Why supply just the demand in Japan? Wasn’t there demand elsewhere too?

It was because Japan kept asking us for it day in and day out. They never stopped asking and so one day I said, “Okay, let’s do it.” There was no big plan behind it, so I figured let’s give them what they want. It’s really what got us thinking about bringing out some of the new designs we had been working on in our creative retreat and making some for everyone. A few months later, here we are. We started in 1995 and we’ve been on the market for 19 years. Sometimes you think about how the brand is today but you can’t forget all the people who loved the brand in the past. I think the demand is there for everything that we’ve done. And, we’ll see this week if the demand is still strong around the world beyond Japan. From what we’re seeing online, I’m feeling hopeful.

So with demand all over, it sounds like this move in Japan was more of a marketing play – like a popular band getting back together to play a reunion show for one night in Tokyo. What’s really going on here? Is this marketing fireworks or what?

It’s definitely not a boy band tactic but it’s a good question. (laughs) When we took it off the market, we felt that the brand needed to go underground but we just didn’t realize how iconic it was. We didn’t intend for it to be that way but that’s how it came out. When it’s something you love you want it even more. With that in mind we decided we wanted to drop these shoes in Japan, because as I mentioned, they never stopped asking for it. There was no big plan, we just decided to give them what they wanted.

The big announcement now is that éS will now be offering select shops around the world a similar opportunity with a new Accel-inspired shoe. What’s the story behind that?

We are now dropping new éS styles globally because the demand is so strong but it’s not a re-launch. On February 14 we’ll be dropping shoes in the U.S. It will drop in only 30 U.S. stores and another 70 around the world for a total of 100 stores – so it’s extremely limited. We’ll be releasing three new styles and each style will be available in only two colors. These colors will never be made again. It’s for people who love the brand and it’s also a collector’s item. Each store will receive an average of eight pairs per style and per color. It’s easy to put a new color on a heritage shoe style but since we’re still on creative retreat we decided to show some of the new designs that are inspired from the Accel – otherwise, where’s the design creativity? I hope people can look at the shoe for its details- that’s where the love was put in. That’s why we’ve been posting the design details on social media – so people know we’re focusing on making the best shoes. The entire construction, the fine details of design and every inch was thought out and gone over painstakingly. We really looked at it as craftsmanship and a labor of love.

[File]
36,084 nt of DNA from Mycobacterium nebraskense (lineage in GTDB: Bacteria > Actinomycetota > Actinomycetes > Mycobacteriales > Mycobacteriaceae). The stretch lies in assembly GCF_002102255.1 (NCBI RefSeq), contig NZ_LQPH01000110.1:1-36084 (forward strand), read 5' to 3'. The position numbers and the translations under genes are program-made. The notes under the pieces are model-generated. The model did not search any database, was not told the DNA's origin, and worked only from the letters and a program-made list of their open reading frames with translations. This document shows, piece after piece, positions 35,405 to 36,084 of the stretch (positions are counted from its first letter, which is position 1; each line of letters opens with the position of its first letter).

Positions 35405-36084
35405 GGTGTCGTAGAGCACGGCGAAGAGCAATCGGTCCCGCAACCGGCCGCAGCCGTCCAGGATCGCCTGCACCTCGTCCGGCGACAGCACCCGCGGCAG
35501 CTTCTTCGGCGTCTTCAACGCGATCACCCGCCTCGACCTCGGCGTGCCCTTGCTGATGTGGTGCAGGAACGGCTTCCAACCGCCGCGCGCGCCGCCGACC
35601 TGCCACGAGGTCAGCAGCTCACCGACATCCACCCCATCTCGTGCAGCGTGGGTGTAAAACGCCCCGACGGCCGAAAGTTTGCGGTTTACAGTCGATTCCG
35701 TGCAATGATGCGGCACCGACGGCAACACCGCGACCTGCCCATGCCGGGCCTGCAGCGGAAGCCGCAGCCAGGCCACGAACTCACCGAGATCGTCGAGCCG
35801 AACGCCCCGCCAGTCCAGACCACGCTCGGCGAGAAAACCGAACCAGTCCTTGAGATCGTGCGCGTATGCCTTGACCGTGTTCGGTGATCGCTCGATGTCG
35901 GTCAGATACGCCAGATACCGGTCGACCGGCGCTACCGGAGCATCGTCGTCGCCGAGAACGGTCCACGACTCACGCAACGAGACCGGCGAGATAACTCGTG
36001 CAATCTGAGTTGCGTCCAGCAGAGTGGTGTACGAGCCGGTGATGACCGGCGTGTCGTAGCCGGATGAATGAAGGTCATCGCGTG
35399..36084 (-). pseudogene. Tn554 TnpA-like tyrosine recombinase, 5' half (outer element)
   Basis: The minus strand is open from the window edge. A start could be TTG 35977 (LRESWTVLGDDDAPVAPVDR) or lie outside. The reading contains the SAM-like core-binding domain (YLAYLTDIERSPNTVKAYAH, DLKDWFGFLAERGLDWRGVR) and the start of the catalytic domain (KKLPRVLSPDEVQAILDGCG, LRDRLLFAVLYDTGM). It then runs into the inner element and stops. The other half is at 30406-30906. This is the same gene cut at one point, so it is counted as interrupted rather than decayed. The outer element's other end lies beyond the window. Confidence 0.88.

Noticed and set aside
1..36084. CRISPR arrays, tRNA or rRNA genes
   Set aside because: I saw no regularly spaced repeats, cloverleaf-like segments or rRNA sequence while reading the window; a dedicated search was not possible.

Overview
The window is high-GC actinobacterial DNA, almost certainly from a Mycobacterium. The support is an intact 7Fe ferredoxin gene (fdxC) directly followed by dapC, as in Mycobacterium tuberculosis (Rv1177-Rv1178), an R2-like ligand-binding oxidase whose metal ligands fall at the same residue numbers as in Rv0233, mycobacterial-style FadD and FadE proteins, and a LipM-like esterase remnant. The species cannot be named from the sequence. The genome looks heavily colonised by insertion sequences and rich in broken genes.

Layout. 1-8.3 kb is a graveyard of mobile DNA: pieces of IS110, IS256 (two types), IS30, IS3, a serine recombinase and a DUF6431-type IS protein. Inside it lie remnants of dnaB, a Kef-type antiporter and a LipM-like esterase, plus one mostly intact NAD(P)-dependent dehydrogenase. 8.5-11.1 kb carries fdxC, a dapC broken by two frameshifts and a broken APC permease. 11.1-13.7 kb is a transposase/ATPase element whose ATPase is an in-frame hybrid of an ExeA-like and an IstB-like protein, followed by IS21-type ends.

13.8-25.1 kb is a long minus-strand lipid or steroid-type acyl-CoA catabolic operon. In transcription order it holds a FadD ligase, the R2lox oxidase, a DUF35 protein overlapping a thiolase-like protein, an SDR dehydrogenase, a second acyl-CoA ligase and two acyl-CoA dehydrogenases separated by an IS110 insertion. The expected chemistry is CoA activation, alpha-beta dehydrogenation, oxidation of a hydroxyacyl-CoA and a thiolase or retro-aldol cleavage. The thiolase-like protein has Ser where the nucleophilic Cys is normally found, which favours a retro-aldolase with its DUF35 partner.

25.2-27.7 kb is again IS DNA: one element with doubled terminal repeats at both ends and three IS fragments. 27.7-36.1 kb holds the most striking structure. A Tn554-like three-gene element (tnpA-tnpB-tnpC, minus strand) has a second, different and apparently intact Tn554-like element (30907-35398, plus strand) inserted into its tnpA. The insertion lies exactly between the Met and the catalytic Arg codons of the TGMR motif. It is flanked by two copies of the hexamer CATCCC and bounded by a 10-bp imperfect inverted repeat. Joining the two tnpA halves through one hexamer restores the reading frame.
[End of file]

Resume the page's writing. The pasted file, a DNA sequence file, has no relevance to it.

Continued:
Why do you think the Accel is so popular? What about that style in particular is attractive to skaters and people in general?

It’s about the style and then about the construction with the board feel, the cushioning and the durability. That’s why the new shoes we’re dropping ended up taking a lot of the DNA from the Accel. The Accel is what people are looking for and out of the creative retreat we reengineered the design to give a fresh perspective on an iconic style.

So if there’s this unforeseen demand popping up all over does that cause you to reconsider the decision to shelve the brand? Why don’t you just bring it back out again if the whole world seems to want?

We’re doing this strictly for the love and because people are asking for it and a lot of it is for the skate retailers. Instead of doing it just for us, we’re also doing it for the community. It’s for the love of designing, skateboarding and the community. We do plenty of shoes with etnies and Emerica. With éS we’re just doing whatever we feel is good to do. We don’t have any solid plans, we’re just looking to create amazing footwear and talk directly to the skate community about what they want. That’s going to determine what our next steps will be. I love that we have social media today and can have these amazing and direct conversations with our fans and they can tell us what they want.

What happens after this limited global release? Does éS go back underground until it decides to satisfy another demand spike somewhere?

We’re still on “creative retreat” and we’re still watching the market. We might drop another color along the way. We just want to keep it free with no timeline and stay independent with what we’re doing.

Interview by Cullen Poythress